TTB Delays & How to Minimize Them

TTB SealWaiting for the TTB’s approval for a new beverage manufacturer has always been frustrating. Unfortunately, that wait could get a lot longer, especially for new breweries.

Expect TTB Delays Through the End of 2015

The federal Alcohol and Tobacco Tax and Trade Bureau (the TTB) is rarely speedy when it comes to approving new beverage manufacturers, a pre-requisite for commencing operations. According to the TTB’s posted information, the average number of days for approval of a new brewery jumped from 115 days in July 2015 to 132 days in August 2015, and for new distilleries average processing time jumped from 114 days in July 2015 to 134 days in August 2015. Only winery approvals dropped in the same period, from 116 days in July 2015 to 102 days in August 2015. Since August, the delays have only gotten worse for breweries, and they might be awful for everyone come December 2015.

Since August 2015 and continuing at the time of this writing (October 10, 2015), the TTB has only one Supervisor with final authority to approve all new brewery applications (called a Brewer’s Notice). The TTB’s approval process for a new beverage manufacturer has three phases: Triage (during which an intake agent confirms that an application minimally passes muster), Specialist Review (during which a TTB Specialist reviews the application more closely and works with the applicant to include any missing information), and Supervisor Approval. With just one Supervisor, a new brewery application that cleared Specialist Review at the end of August was still waiting for Supervisor Approval over a month later. Until a new Supervisor is hired, these delays will continue and could grow through the fourth quarter of 2015.

Staffing issues aren’t the only thing that threaten delays for breweries and other beverage manufacturers hoping to get approval by year’s end. According to some reports, there’s a pretty good chance that the federal government will shutdown in mid-December 2015. The last government shutdown, in October 2013, resulted in significant delays for the approval of new breweries and other beverage manufacturers, as well as label and formula approvals.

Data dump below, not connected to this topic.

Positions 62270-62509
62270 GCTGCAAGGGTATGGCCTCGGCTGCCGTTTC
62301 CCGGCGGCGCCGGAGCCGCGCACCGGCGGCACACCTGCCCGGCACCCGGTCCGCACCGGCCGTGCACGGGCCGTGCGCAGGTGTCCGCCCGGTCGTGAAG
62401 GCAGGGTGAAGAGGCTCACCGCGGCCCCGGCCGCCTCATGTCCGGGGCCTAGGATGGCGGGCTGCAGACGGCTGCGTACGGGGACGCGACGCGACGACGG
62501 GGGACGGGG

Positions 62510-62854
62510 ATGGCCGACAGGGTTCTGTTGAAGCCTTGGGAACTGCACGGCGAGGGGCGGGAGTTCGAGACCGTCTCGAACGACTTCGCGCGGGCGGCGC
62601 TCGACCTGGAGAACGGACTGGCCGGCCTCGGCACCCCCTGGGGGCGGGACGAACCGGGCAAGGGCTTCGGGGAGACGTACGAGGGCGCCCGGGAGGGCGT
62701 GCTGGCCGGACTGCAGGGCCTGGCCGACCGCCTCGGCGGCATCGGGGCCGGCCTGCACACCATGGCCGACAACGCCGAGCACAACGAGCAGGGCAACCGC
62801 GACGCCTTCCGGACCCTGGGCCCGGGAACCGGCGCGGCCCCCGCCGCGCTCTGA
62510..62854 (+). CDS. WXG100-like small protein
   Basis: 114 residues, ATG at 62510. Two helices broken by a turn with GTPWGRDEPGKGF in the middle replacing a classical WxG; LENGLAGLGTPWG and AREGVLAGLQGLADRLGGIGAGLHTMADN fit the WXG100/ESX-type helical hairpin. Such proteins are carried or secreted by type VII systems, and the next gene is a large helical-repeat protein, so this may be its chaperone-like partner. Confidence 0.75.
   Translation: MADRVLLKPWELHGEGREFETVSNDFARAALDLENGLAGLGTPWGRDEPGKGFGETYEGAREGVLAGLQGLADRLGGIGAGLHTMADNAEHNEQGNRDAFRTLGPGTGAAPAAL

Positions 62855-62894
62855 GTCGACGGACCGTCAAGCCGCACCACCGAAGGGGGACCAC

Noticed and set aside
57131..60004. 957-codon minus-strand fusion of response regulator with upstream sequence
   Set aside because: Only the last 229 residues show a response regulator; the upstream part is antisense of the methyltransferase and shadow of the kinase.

How to Minimize Delays at the TTB

If you’re applying for approval of a new beverage manufacturer, you can’t eliminate TTB delays caused by staff shortage or government shutdowns, but there are some things you can do to minimize the time it takes the TTB to approve your application.

  • Answer every question on the application and Owner-Officer Information (OOI) forms (including those questions about your weight and height).
  • Complete OOI forms for all of the following:
    • Every executive officer or manager
    • Every member of an LLC
    • Every partner of a partnership
    • Shareholders of a corporation that own at least 10% of the common stock of the applicant
  • Include specific details on the premises diagram–especially if the premises has a taproom or tasting room–including the interior dimensions, the capacity of all vessels, and the heights for half walls or bars that separate public areas from manufacturing areas.
  • Make your narrative walkthrough of the premises as detailed as possible, so that a person reading just the walkthrough could complete navigate the premises.

 

Having filed over 20 new beverage manufacturer applications, we’ve learned a lot about what TTB Specialists want to see, but this is the biggest lesson: TTB Specialists are all different, and they all have a different understanding of what is or is not required. Don’t be surprise if when your TTB Specialist wants you to provide more or different information. Work with him or her to get your application finalized and passed on to the Supervisor as soon as possible.

We’d be happy to talk to you about our experience dealing with the TTB. Contact us at contact@brewerlong.com.